What was the 2013 Soundwave festival like for you – highlights and any low moments? 2013 was a pretty epic year as you could see by the line-up. Everything about it was massive. The bands, the crowds (Sydney had two stadiums running!). It was kind of daunting with all the bands playing as there was so many that I wanted to shoot multiple times but I just couldn’t get around to them all. I was so busy leading up to the festival; I was tired before it even began. So far this year I have had three days off, so for the first few festivals I just had to suck it up. Once I got into the groove though, I was fine. Highlights for me would have to be Cancer Bats. They are a band you want to see on a small sweaty club stage, but I thought even though they were on a festival stage it still had that intimate feel to the gig. Muthafucking Cancer Bats! Bring Me The Horizon also slays crowds. Just a relentless wall of sound. The Chariot was also amazing – so much energy in a 40 minute set. And finally, I thought Paramore were also killer. I saw them four out of five shows as I was shooting a lot with them and they always sounded amazing.

Who are the photographers that you look up to and are inspired by? I don’t really follow a lot of photographers’ work. I look to cinematography for inspiration. One photographer I do admire though is Danny Clinch. He is an American who has been shooting musicians and celebrities for years. He uses a variety of lighting techniques, but the one consistent thing he does is to make sure his imagery is all about the subject and portraying some kind of emotion. He doesn’t use lighting or post-production to cover up a boring portrait.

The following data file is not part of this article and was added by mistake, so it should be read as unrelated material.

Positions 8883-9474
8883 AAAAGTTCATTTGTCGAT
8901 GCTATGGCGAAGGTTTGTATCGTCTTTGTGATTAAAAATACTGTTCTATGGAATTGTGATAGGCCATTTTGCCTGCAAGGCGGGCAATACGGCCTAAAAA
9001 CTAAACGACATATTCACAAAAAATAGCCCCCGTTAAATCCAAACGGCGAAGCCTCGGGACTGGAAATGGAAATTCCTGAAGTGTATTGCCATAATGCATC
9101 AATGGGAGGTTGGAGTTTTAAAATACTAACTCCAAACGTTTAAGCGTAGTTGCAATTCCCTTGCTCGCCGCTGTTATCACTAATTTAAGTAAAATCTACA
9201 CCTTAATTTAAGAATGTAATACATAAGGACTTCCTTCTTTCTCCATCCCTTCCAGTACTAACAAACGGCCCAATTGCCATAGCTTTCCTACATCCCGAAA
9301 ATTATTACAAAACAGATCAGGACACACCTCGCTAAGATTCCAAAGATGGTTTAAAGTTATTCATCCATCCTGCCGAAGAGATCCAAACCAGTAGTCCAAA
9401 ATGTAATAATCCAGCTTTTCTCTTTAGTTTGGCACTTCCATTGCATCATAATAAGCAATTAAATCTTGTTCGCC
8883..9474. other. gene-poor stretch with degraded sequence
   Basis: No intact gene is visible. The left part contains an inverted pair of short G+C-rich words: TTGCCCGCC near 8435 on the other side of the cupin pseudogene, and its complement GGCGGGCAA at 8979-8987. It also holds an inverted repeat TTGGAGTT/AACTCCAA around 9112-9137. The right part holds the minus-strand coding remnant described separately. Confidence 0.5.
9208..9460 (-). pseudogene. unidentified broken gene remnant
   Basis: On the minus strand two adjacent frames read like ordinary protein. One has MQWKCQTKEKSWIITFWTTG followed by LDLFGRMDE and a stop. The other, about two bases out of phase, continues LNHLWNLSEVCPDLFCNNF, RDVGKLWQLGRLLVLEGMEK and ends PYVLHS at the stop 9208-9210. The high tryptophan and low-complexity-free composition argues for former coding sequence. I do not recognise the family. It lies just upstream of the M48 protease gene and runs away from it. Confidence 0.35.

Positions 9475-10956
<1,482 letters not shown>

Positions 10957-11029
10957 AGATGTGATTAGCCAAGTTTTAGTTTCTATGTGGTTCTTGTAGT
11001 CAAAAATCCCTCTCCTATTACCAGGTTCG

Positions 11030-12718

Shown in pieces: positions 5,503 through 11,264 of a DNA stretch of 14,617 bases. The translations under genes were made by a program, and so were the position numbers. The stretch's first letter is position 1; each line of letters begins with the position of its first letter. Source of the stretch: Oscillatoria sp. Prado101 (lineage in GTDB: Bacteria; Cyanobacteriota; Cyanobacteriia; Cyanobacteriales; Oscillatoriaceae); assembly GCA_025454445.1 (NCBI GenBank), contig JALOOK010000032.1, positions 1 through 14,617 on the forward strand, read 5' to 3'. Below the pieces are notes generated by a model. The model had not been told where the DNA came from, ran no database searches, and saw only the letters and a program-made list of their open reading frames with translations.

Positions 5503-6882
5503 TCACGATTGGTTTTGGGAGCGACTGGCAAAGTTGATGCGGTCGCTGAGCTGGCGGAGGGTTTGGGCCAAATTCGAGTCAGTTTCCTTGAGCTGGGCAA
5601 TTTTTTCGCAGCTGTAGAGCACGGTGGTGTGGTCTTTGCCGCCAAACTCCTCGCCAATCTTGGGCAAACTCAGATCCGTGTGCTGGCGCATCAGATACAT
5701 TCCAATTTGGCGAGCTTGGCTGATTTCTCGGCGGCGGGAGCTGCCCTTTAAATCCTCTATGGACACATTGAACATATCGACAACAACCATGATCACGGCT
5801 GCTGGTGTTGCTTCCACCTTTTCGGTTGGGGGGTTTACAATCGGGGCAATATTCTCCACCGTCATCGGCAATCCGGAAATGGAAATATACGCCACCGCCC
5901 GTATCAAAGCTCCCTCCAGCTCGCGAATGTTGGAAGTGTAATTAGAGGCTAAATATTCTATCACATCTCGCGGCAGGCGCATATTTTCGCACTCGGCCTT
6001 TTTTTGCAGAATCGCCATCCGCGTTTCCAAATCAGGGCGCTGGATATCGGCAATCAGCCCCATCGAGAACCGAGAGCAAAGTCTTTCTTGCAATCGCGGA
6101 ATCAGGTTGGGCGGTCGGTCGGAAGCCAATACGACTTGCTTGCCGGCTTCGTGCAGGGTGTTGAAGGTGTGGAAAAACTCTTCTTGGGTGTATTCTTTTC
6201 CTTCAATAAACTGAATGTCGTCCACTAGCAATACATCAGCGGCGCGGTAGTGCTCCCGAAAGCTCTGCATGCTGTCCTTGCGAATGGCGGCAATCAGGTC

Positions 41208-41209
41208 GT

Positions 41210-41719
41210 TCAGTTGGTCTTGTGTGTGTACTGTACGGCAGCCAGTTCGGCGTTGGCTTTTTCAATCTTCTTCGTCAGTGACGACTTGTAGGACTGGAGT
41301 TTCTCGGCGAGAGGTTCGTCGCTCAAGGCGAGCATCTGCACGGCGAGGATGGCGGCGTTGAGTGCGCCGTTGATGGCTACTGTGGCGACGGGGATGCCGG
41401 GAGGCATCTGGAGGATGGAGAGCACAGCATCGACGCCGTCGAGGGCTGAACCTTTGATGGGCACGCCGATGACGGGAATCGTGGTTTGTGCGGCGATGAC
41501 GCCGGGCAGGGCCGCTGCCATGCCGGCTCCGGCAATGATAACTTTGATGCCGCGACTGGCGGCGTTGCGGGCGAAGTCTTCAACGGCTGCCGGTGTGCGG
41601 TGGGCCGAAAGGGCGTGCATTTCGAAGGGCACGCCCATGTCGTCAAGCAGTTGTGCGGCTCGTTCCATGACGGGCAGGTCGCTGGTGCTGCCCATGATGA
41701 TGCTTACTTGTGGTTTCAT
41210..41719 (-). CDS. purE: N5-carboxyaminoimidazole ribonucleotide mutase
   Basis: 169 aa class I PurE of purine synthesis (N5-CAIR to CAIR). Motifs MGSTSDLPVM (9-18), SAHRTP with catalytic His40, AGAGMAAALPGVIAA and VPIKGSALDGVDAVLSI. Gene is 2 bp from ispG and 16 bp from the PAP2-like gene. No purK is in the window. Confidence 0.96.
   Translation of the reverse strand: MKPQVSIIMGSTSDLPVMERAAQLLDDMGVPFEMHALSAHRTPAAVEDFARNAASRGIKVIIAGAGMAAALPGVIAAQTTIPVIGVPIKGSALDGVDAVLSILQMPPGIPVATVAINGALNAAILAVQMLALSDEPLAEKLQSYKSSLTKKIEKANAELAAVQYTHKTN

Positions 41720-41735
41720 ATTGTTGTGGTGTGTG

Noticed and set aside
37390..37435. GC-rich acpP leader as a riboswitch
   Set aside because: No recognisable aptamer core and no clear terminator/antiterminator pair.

Favourite Soundwave band from over the years – and why do they stand out? I’m a massive Alexisonfire fan so having them on the national tour twice was pretty cool. They are some super nice guys and it was always fun to shoot them, as they didn’t have a choreographed show so you never knew what might happen.

What band do you dream about shooting? If I could turn back time, If I could find a way, I would have loved to have shot Nirvana in their club days. The energy and excitement of that scene would have been so crazy.

How far away is Volume 2? So volume one is imagery from 2008-12 (five years) so, based on that logic I would imagine volume 2 will be out sometime at the end of 2017. Let’s just get through a few more festivals before we start thinking about that though, eh?